That, if you notice, remarkably enough, ends the fifth of second Corinthians. I often used to wonder why it came in there so abruptly, but it is just explanatory of how God could have us righteously in the blessedness of this reconciliation, He could only do it by making His Son sin upon the cross, who knew no sin, and through that, opened the way whereby, in perfect consistency with divine holiness, we could be there as the very “righteousness of God in the full joy of reconciliation.” I love that word, “reconciliation.”—Don’t you? God did not need to be reconciled to us, but we needed to be reconciled to Him, and His grace has brought us to receive the reconciliation Christ’s death secured. You may depend it means all the best you know even in the natural sphere, but then, learning it in God’s way, it will make us, shall I say, happier saints as we understand it intelligently.
It is a great day for our souls when, by the Spirit, we see that we are in God’s presence suitable to God’s own holy character, and naturally, when we take our place in His presence with spiritual intelligences He gets more thanks and praise then, He gets more worship! The meetings take on a very blessed character as we are before Him intelligently in the joy of reconciliation!
For, if you notice, when He speaks of this reconciliation—whilst saying they are sinners and enemies who are reconciled—He indicates that there is a lot more in it than simply individuals being reconciled. We read of being reconciled “in one body” in Ephesians 2. In the fifth chapter of Romans He speaks of our receiving “the reconciliation.” What is that? Oh, you say, I am reconciled as a sinner who has believed. Yes, thank God, so are all true believers! But what is this reconciliation?—what is this wonderful thing here spoken of?
Well, it is something like salvation, and yet there is a difference.
- You see someone saved, and he says, “Thank God, I am saved.” Well, he has good reason to! but then, he may be making more of his salvation—of the deliverance itself—than of his Saviour. The salvation which is ours today is in Christ Jesus our Lord. It is a grand thing to be set up in the salvation which is in Christ Jesus! That salvation, mark you, is ours, in every part of it. We have that salvation as regards our souls in the first aspect;
- and, day by day, we are proving it livingly, it may now be in Edinburgh especially, in its second aspect;
- and presently we shall experience it in its third aspect—when our Saviour from heaven will change our bodies of humiliation and fashion them like unto His own body of glory! It is ours!—the salvation which is in Christ Jesus—covering the past, the present and the future.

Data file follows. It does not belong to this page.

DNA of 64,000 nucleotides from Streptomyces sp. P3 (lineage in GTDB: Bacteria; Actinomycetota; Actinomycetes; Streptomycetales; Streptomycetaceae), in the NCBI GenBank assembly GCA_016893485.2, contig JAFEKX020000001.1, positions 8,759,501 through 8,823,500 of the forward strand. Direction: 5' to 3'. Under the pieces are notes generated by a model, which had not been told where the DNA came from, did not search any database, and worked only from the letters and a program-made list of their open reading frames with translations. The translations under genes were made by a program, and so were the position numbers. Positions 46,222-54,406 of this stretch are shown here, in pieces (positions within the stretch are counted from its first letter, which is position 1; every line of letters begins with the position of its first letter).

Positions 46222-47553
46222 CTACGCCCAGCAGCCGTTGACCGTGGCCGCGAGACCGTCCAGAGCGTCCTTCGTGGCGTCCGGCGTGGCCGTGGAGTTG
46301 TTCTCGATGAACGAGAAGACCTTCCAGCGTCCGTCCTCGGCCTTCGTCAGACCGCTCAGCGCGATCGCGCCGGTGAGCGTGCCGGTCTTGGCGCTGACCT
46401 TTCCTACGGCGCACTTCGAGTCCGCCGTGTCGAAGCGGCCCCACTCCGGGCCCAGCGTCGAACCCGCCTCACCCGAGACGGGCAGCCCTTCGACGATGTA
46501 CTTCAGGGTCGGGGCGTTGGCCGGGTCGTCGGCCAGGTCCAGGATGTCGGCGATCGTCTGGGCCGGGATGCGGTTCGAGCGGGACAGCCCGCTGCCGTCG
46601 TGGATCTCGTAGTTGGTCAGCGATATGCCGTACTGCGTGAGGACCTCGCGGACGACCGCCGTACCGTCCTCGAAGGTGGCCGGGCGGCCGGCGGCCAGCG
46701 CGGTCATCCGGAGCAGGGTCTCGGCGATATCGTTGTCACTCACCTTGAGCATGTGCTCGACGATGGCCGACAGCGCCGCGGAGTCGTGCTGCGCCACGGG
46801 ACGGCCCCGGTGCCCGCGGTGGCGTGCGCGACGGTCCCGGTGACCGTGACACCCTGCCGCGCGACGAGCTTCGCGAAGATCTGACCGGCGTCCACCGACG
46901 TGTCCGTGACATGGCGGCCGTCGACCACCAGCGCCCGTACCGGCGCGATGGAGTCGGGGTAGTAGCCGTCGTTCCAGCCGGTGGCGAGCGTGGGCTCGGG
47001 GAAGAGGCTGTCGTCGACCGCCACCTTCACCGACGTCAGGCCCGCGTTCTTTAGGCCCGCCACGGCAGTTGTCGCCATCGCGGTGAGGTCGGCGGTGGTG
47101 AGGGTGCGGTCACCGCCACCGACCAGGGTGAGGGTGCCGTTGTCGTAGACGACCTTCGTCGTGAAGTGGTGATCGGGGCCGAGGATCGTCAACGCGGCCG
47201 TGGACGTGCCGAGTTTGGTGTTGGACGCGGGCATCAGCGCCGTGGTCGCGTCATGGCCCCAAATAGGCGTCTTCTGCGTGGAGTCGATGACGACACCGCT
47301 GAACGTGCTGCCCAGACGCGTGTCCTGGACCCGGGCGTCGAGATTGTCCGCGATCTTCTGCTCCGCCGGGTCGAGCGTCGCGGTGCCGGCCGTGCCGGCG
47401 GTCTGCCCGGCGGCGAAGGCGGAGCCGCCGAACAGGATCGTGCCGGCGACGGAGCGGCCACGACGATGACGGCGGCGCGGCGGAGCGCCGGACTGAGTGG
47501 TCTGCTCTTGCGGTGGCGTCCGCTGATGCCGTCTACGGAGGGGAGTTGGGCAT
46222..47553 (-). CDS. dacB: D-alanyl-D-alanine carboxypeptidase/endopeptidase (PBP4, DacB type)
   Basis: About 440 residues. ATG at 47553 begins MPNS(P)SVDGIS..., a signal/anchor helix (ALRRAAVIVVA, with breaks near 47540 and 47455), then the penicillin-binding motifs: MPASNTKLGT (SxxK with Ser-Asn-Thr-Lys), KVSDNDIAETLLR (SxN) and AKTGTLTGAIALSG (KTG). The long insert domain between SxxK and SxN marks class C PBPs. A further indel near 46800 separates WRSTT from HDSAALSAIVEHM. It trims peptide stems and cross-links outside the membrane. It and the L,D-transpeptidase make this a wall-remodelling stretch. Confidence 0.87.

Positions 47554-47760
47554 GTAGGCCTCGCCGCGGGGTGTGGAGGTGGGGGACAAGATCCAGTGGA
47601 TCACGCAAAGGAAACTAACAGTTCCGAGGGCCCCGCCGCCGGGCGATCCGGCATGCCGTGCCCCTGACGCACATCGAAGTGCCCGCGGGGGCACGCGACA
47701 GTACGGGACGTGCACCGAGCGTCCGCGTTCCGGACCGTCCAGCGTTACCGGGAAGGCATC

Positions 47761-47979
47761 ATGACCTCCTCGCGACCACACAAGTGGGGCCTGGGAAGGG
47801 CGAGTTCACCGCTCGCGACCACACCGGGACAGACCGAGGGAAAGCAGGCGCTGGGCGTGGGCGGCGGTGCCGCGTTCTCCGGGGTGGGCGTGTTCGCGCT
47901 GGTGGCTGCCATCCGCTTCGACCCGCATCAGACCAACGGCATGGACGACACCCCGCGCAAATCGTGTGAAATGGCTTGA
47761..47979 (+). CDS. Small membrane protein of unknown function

And it is the same with the reconciliation. We have received it, but there are three great aspects.
Take redemption,—you have again the same thing. Through redemption, it says in Romans 3, “We are justified freely.” Mark, that is how God does it!—“through the redemption that is in Christ Jesus!” Well, this redemption in Christ Jesus also has three parts.
- We possess it, thank God, in regard to our souls; but then, we have not got it yet as regards our bodies. We are still in bodies that are connected with the first creation. We have the first-fruits of the Spirit now, but we are still in bodies linked with the first creation, and that is how it is we have very bright saints often groaning. I was sitting beside one awhile ago, a very happy saint, but groaning. There will be no groaning in heaven. It says “We groan within ourselves.” Now! Even Paul did. And so do all who have the first-fruits of the Spirit, why? Because we are waiting for …
- …the second aspect of redemption—“the redemption of our bodies!” And if the Lord came this afternoon, He would wake every sleeping saint, and the living ones would all be changed, and, in a moment, we should all be in glorified bodies!
- The third aspect is also yet to take place, as we were seeing in the reading on Ephesians, when “the redemption of the purchased possession” takes place. The full redemption which is in Christ Jesus is ours, and we, as believers, have been redeemed, but we wait, as we have seen, the redemption of our bodies and of the inheritance of the purchased possession, which He is going to take up in redemption power and fill the universe with redemption glory.
It is similar as to reconciliation.
- We were reconciled when we were enemies, through Christ’s death which put all our sins away—through the death of God’s beloved Son—through what He did upon the cross! We have that part of reconciliation—“we have been reconciled!” But then, not only are we before God as reconciled, but we have received in faith as a whole “the reconciliation!” It goes a step further than our being reconciled to God as individual sinners. We have that in Romans.